Tuesday, September 26, 2006


10 Prizewinners

Washington, Sep 25 (Prensa Latina) Ten Nobel Peace Prizewinners, of the only 93 so awarded since 1901, warn that poverty breeds terrorism and demand that the billions spent on weapons of mass destruction be used instead to feed the hungry people of the world.

Gathered at PeaceJam, held in Denver last weekend, the ten Nobel Peace Laureates, together with three thousand youth from around the world, participated in the largest event of its kind in North America.

Archbishop Desmond Tutu of South Africa declared that if hunger is eliminated, the world will have stopped terrorism. “If we want to live in peace, we have to realize we are all members of the same family,” said the African Nobel Peace Laureate.

John Dear, a Jesuit priest, peace activist and author of “You Will Be My Witnesses” (Orbis) and “Living Peace” (Doubleday) reported on the meeting. Mairead Maguire, Nobel laureate from Belfast, said war simply doesn’t work.

“Nuclear weapons don’t work. I don’t believe in a just war. The war on Iraq is totally immoral, totally illegal, and totally unnecessary. So we need to say no to war, and no to nuclear weapons. We need to learn the way of nonviolence.”

Said Shrini Ebadi, a judge from Iran proclaimed: “Every nation with nuclear weapons should dismantle them immediately. I wish, for example, that after 9/11 the US had built thousands of schools in Afghanistan in honor of each victim.”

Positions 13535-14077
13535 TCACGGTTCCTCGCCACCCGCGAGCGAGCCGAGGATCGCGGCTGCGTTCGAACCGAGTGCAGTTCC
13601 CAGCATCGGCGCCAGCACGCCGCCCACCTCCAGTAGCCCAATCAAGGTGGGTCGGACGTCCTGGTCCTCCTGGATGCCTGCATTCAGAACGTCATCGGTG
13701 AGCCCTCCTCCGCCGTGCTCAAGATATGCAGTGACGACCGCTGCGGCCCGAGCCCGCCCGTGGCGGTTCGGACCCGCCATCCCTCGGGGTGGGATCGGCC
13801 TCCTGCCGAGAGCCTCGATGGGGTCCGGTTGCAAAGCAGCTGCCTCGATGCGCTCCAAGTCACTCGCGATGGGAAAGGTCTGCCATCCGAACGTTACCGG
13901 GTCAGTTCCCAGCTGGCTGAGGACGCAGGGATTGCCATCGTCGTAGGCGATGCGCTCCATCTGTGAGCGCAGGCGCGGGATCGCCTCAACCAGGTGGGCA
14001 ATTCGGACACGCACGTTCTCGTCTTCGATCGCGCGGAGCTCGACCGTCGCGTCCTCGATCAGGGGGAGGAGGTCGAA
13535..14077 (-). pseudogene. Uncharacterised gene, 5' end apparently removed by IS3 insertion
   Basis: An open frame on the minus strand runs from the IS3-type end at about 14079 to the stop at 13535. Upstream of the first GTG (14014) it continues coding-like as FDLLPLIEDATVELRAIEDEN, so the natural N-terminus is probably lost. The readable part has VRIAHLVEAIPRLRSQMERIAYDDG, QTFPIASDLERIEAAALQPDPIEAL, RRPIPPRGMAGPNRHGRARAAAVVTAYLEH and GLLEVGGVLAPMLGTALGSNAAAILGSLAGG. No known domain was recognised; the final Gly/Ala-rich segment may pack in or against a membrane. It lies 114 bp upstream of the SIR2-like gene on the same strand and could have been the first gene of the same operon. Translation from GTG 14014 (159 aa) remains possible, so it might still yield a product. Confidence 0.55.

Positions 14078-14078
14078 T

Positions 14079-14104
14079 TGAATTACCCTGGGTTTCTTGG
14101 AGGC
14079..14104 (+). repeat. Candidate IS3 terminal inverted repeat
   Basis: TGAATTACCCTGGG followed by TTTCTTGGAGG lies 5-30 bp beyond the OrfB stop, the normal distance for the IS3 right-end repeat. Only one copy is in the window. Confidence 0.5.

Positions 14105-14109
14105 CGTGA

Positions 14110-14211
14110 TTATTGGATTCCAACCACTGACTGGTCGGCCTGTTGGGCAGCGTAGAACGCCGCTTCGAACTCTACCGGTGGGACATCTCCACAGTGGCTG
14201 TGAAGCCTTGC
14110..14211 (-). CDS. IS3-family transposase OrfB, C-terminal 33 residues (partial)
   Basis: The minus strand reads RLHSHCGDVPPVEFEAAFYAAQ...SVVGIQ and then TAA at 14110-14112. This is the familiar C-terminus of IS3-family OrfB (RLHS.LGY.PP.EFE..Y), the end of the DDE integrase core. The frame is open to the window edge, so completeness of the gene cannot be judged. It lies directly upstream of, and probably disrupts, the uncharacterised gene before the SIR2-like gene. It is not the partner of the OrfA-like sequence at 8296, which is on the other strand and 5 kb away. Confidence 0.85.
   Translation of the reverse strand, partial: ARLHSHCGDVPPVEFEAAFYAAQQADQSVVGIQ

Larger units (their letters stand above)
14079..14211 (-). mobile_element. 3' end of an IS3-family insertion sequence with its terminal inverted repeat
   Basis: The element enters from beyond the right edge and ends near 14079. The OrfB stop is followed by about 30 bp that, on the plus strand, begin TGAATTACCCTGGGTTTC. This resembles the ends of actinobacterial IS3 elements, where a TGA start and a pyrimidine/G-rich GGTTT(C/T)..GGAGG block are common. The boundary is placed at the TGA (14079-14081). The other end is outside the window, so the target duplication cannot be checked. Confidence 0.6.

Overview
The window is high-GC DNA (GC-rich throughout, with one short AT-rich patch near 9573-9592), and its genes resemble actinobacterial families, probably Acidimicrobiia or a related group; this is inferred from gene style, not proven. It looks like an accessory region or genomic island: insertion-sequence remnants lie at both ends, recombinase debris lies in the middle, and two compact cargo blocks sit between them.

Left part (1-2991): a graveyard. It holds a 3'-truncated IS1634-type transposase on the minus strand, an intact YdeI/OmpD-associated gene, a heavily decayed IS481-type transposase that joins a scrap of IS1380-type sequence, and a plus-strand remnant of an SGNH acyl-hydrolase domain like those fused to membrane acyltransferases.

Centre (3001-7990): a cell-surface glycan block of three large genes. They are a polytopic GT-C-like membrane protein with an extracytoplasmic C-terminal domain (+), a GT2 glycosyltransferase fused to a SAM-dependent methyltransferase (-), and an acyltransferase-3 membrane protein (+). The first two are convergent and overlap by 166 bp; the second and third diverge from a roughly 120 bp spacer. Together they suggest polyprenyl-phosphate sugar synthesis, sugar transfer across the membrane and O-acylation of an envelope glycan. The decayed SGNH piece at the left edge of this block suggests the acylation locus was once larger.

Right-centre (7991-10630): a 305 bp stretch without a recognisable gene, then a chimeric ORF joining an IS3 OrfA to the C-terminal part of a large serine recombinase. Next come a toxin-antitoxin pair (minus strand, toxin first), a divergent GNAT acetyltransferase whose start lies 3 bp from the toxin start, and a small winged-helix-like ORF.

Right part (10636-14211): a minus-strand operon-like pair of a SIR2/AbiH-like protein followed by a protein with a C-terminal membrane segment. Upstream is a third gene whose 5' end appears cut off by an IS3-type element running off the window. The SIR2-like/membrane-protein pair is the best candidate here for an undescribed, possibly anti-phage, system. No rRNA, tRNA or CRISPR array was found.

President Oscar Arias of Costa Rica pointed out that “the US spends over half a trillion a year on militarism, but only a tiny fraction on food, medicine and education for the world’s poor. Real security means first of all security against hunger, disease, and poverty.”

And Rigoberta Menchu, the Guatemalan indigenous leader, cut US to the core: “If there were no wars in the world, the US economy would not prosper. Therefore, there must not be any more prosperity in the United States, if the world’s poor are to prosper.”

“When I was tortured by the Argentine Junta,” Adolfo Perez Esquivel told Fr. Dear, “I saw on the ceiling of my cell, written in blood, the words, ‘God does not kill.’ We need to learn that lesson, and resist the forces of death and destruction, and struggle for life and dignity for all. If we focus on this task, we can build peace.”

Archbishop Tutu proposed that countries export generosity instead of bombs and exhorted participants to distance themselves from the cynicism of the old that made a mess of the world. “The world is hurting. Go and heal it,” he said.


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